And I Ramble On.

August 17, 2020

Travel changes us.

I thought about this as I was riding a local bus in Nepal. The Allman Brothers came up on my playlist and as I heard those lyrics “When it’s time to leave, I hope you’ll understand that I was born a ramblin’ man,” I thought about the first time I traveled as an adult.

It was my first trip with Sam (who called himself Ramblin’ Man,) although we had been together for years. I wasn’t at a point in my life where I realized how deeply I needed to travel.

We both struggled so much - myself with chronic depression (and undiagnosed PTSD) and him with bi-polar and addiction. Our relationship was tumultuous, with many periods where we had more downs than ups. We were in the middle of one of those times.

Sam was the kind of person that would do anything for the people he loved. But his personality was not immediately warm. He was untrusting and struggled to connect with other people.

On that warm day in Grand Bahama island, we boarded a tour bus leaving from the cruise port. It was full of people and I was prepared to have to “carry the weight.” I often found myself tending to him in social situations by keeping an eye on him, helping to guide conversations and anything else I could to cover up the fact that he was not okay.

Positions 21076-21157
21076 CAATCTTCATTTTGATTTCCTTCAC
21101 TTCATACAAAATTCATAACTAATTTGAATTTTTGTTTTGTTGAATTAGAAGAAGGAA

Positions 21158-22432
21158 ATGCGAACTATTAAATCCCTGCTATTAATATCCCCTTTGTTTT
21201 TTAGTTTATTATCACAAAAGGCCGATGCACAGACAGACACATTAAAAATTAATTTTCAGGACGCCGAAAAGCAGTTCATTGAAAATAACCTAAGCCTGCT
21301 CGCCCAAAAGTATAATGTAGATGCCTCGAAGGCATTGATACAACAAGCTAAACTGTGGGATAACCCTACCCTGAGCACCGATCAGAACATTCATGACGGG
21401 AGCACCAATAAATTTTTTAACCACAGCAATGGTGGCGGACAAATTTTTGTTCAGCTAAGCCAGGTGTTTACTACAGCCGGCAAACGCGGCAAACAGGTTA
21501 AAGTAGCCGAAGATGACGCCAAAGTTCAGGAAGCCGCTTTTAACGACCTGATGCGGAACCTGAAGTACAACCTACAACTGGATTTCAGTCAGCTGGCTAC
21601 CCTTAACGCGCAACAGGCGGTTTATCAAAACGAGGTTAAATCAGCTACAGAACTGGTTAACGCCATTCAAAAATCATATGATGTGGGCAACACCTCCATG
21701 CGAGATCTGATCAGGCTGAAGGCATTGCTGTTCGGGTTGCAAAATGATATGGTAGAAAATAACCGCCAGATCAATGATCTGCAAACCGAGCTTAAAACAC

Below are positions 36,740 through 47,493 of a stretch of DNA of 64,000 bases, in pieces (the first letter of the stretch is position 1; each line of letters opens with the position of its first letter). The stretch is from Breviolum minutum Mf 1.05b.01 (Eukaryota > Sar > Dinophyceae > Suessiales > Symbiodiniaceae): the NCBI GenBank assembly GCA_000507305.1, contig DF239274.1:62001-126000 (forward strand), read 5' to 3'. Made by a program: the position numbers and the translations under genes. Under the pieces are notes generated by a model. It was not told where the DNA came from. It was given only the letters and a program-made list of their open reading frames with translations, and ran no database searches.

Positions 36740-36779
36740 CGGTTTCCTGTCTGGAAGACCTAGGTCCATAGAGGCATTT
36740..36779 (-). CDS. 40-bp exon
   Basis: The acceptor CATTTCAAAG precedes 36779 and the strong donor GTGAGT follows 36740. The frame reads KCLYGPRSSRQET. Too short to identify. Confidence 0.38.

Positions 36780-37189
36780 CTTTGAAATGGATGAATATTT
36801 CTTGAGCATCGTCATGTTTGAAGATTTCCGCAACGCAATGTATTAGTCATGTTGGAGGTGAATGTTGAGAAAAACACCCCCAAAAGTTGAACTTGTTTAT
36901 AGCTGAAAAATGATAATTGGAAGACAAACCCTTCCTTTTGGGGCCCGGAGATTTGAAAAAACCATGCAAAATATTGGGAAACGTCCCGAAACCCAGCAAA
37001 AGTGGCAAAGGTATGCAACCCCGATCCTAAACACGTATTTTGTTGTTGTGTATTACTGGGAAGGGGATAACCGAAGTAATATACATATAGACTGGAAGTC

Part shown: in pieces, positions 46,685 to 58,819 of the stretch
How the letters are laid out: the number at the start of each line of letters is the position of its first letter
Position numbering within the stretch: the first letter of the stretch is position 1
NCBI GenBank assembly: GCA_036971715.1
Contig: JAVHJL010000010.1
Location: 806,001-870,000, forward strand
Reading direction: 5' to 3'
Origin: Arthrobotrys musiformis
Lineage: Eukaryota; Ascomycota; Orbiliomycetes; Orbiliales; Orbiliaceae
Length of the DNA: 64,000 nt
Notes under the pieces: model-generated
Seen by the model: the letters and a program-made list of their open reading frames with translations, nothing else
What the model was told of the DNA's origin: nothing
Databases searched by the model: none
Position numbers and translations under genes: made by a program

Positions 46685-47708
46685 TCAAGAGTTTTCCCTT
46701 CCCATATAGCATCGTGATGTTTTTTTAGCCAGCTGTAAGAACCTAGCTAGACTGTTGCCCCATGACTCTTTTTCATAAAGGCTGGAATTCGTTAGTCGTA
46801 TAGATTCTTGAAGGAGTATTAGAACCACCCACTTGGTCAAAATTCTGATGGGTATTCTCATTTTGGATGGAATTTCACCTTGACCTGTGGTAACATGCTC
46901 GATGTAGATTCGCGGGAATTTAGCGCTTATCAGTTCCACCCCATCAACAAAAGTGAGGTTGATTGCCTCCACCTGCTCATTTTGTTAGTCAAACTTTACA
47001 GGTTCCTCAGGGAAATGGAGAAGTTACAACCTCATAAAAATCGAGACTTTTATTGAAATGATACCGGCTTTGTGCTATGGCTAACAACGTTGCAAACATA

That I was not okay. 

I wish I could remember the joke he made, but in a quiet moment in a bus full of people - he said something that broke everyone out in laughter. I looked at him and saw a spark in his eye that had long been lost and covered up by a constant darkness in his gaze.

He used to make me laugh harder than I’ve ever laughed and we would often get caught up in a laughing spell, but it wasn’t something that I had seen him share with a stranger.

That trip was a gift to us in a way that I couldn’t understand until later. It was one of the happiest times of our lives. We returned home as different people - forever changed by travel and the way it opens hearts & minds.

It’s been over 7 years since he died, and I’ve put in a lot of work to set down the weight of that pain. But whenever I feel sad about him and see the darkness in my own eyes - I remember the way his lit up that day.

And I ramble on. 

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